Hunting for Aliens with the Reality Sculptors Project

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To: salsbury at sculptors dot com
Subject: Hunting for Aliens with the Reality Sculptors Project
Date: Wed, 18 Aug 1999 00:38:23 -0700
From: Patrick Salsbury <salsbury at bucky dot sculptors dot com>

(/begin shameless plug>

Got any spare cycles on your computer? (Unless it's turned off, the answer
is "yes". :-)  )

I've been participating in the SETI at Home project ( ) for a few months now, and it's very
cool. If you're not already familiar with it, go check it out. (If
you've seen the movie, "Contact", then you're familiar with it. It's what
Jodi Foster was doing in the movie, but we're all (more than 1 million
folks, as of this writing) doing it with the spare cycles on our computer.)

They can explain the whole concept in detail, but the basic gist is that
you set up a screensaver on your machine, and while you're not using it, it
analyzes radio telescope data to scan for possible signals from
extraterrestrial life forms. Seems like a worthy goal to me. :-) 

In any event, I've created a group for Reality Sculptors, so if you're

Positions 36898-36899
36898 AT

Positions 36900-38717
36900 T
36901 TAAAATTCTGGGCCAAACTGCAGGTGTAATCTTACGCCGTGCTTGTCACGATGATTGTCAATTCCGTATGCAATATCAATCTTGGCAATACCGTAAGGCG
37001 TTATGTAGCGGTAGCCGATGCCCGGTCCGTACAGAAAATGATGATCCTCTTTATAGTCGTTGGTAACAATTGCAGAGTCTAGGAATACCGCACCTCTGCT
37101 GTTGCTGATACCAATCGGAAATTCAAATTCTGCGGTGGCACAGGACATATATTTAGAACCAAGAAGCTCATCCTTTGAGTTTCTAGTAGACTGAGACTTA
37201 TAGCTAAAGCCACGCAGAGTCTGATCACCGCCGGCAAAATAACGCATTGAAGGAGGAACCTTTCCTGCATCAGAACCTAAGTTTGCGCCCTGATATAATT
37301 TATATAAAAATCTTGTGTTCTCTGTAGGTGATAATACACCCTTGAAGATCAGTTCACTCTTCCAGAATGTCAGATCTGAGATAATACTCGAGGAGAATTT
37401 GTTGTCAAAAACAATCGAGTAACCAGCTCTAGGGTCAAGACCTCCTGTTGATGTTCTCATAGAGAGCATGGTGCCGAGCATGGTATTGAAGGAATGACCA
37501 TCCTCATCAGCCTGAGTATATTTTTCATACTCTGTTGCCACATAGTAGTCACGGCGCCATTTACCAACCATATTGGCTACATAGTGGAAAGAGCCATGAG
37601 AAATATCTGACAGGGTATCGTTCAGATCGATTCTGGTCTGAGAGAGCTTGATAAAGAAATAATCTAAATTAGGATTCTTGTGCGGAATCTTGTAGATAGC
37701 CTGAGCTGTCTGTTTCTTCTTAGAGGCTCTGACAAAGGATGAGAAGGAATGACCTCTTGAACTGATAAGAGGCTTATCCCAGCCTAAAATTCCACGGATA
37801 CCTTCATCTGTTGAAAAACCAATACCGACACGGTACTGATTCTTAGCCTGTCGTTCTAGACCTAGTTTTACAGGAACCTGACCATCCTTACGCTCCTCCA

interested in donating some spare cycles to The Cause (and aren't already
in a group), please go to:
and register as part of the Reality Sculptors Elite Alien Hunting Team.
(Ok, so we're not that elite...oh well.) There's also a link from the main
Reality Sculptors page: 

I've been using this software for months on Windows 95, 98, and NT, as well
as Linux. I run it *all* the time, not just when the machine's in
screensaver mode. I can honestly say that I haven't noticed any real
performance degradation except when I've been trying to do extremely
CPU-intensive 3D graphics rendering. They wrote the software so that it
runs in the background, and gets out of the way when you have any real work
to do, so you don't have to worry about it bogging down your PC. 

Your machine also doesn't have to be connected to the Net full-time. It
will take ~1-2 minutes to download a data-chunk, then the computer will
take between 1-3 *days* while it chews through that chunk, looking for any
possible signals. So you can be offline for quite a while, and then just
grab another data chunk (and ship back any results) the next time you log
in to check your email. 

If your machine has spare cycles to burn, why not burn 'em in the name of
some far-out science? Sure beats downloading someone else's ads to your 
browser... ;^)

(/end shameless plug>

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